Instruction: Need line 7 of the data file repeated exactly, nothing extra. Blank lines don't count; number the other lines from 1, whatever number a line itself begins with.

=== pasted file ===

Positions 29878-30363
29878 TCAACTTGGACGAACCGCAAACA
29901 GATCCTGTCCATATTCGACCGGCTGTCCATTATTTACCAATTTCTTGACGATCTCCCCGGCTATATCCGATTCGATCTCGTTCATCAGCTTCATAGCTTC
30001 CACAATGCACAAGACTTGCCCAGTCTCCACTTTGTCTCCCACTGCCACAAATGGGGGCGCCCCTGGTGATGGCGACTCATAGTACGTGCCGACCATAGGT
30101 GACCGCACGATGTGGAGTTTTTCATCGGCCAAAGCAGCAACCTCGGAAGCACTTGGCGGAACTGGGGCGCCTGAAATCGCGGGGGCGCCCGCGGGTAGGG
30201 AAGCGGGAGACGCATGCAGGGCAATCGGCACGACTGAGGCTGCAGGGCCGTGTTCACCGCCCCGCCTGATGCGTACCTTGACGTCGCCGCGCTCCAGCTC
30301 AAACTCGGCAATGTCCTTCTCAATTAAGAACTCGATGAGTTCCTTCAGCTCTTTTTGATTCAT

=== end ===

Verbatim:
30301 AAACTCGGCAATGTCCTTCTCAATTAAGAACTCGATGAGTTCCTTCAGCTCTTTTTGATTCAT